I’ve been sitting on this post since the citizens of North Carolina voted to amend their state’s constitution effectively banning same-sex marriage.
I’m new to this advocacy and activism thing, so I debated (at length, apparently) whether to go the religious route or the political route to argue for marriage equality.
Growing up in the church, serving as a music minister for over a decade, and going through an ex-gay program (!), I figured I could speak to the issue with some, uh, personal familiarity. And even though I can quote Scripture with the best of them, I know that arguing on the basis of someone’s faith—his or her deeply-held and intensely personal belief system—would be as useless an exercise as wearing pleated pants. Exactly how many times have we changed people’s minds by telling them they’re wrong?
I was also tempted to bring up politics and, more importantly, the impact gay marriage would have on the one thing that truly matters this election year: the economy. I was going to bring up my people’s immoral disposable income and magical prowess in increasing property values in hopes that I’d appeal to the fiscally minded. But alas, politics has never been my strong suit, so I’ll leave it up to screaming pundits to debate this issue along such lines.
So after some reflection, I finally decided that this is why marriage equality matters to me:
This is my fiancé, TJ. I love him and want to spend the rest of my life with him. He’s my person. He’s a Godsend in every sense of the word. I’m a better man because of him.
And like many of you who have found your people, I feel a deep conviction and longing—almost like some basic instinct (the concept, not the skeevy but totally awesome Sharon Stone movie)—to establish my life with this individual.
And I’m not just talking cohabitation and joint bank accounts here. I’m talking the whole “two shall become one” deal, that divine phenomenon when your life becomes inexplicably and forever changed because you’ve shared yourself so fully with someone else.
I want all the rights and responsibilities, both legal and spiritual, associated with marriage. I want to stand before God, the state, and our friends and families and declare my lifetime commitment to TJ.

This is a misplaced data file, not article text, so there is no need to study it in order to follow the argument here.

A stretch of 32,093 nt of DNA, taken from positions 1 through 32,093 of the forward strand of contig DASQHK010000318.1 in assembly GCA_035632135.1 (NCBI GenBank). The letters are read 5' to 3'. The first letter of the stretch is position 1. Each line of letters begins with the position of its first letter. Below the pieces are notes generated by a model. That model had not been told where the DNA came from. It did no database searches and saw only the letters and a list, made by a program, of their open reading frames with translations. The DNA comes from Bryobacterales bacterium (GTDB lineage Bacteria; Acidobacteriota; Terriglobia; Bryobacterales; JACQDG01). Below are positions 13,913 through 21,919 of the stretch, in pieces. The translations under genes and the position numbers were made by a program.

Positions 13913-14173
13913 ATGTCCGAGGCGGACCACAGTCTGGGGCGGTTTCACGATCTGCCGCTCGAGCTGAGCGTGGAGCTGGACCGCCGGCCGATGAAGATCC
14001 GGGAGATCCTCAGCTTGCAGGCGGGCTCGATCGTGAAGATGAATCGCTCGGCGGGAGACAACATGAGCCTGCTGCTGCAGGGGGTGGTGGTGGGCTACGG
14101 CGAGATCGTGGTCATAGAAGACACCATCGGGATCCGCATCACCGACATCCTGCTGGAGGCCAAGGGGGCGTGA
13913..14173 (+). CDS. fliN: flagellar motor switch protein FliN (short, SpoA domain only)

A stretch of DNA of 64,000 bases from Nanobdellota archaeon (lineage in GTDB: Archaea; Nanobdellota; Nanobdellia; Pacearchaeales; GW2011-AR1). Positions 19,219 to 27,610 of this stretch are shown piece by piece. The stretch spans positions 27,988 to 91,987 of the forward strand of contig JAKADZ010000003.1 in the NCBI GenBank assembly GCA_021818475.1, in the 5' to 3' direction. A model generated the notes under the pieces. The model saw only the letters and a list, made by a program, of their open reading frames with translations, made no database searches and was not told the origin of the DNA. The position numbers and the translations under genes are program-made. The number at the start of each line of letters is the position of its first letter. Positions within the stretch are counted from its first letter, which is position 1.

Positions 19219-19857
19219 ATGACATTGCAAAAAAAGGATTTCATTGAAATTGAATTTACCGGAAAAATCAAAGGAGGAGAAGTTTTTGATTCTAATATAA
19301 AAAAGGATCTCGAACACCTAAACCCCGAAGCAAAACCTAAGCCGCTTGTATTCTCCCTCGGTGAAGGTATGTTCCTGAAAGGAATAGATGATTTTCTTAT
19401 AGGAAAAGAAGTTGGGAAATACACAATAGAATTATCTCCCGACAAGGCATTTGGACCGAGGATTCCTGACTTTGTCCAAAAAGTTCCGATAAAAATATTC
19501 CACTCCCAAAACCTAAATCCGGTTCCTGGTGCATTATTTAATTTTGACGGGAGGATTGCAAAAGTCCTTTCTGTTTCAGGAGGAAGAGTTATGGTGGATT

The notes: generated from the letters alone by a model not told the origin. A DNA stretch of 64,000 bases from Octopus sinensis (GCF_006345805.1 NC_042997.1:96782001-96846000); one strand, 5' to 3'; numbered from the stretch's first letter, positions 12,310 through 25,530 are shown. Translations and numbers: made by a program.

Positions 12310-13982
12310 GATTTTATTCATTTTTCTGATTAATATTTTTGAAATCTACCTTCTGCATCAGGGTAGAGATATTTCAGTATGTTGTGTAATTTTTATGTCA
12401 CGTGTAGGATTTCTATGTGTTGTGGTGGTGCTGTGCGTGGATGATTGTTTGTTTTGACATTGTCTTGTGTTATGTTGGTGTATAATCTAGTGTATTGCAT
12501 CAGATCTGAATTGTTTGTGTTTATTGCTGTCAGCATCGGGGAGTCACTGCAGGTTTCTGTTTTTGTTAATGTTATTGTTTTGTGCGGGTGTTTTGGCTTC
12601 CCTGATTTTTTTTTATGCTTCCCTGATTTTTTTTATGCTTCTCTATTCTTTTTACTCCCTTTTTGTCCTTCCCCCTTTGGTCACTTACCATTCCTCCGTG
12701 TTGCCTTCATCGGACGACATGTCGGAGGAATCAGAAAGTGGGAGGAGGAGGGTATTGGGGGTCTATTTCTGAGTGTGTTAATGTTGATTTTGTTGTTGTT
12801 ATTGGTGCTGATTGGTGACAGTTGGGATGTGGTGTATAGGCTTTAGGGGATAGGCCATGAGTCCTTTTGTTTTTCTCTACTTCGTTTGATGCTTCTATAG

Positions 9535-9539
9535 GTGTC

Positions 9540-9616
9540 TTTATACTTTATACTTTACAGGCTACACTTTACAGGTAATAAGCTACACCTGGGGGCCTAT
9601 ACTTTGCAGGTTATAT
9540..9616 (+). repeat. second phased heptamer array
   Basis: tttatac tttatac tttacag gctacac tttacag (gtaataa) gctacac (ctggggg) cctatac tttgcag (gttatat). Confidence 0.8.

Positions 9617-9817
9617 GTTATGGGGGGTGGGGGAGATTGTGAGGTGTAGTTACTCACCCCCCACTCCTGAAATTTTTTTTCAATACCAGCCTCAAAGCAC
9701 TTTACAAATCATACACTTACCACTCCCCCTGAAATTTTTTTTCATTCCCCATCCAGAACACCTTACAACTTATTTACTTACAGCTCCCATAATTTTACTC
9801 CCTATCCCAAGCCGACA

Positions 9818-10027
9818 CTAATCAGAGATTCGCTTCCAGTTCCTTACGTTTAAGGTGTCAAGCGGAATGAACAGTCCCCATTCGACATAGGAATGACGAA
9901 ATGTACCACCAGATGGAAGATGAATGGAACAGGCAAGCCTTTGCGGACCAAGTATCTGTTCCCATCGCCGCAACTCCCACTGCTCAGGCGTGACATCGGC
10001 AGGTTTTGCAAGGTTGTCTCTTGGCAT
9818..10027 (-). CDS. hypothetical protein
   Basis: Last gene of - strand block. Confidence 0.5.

I want nothing more than what straight, consenting adults currently have the right to do, in every state in this country, every day.
That TJ and I still have to consider actively the states we can live in where we’d be recognized as a married couple is a stark reminder that we’re not quite equal to our heterosexual peers. Not that we’d move to certain states anyway (ahem, North Carolina), but the idea of living in a particular state no longer being an option for us because of our desire to get married is something straight people will never have to experience.
So yes, my argument for marriage equality is purely a personal one. But the decision to get married is, indeed, personal. In fact, it might be the most personal decision anyone could make.
Those of you who know me know that I’m not interested in denouncing anyone’s theology or trashing anyone’s politics, especially when they’re not consistent with *my* deeply-held and intensely personal belief system. All I’m interested in is spending the rest of my life with the person I love in the same expression of commitment that straight people currently enjoy.
I love TJ, and to think that we are not treated in the same way that our friends the Ellises or the Lantinens are pains me.
I’m not naïve. I know I won’t change minds or hearts with such a personal—maybe even selfish—appeal. But I couldn’t sit idly by while the national conversation around gay marriage fills the airwaves, raking all sorts of muck. Justifications for both sides are being thrown around like flaming arrows, and accusations are riling everyone up to the point of counter productiveness.
My hope is that amidst the noise, I can share a small voice and put a face to the issue.
This is my story. And TJ is why marriage equality matters to me.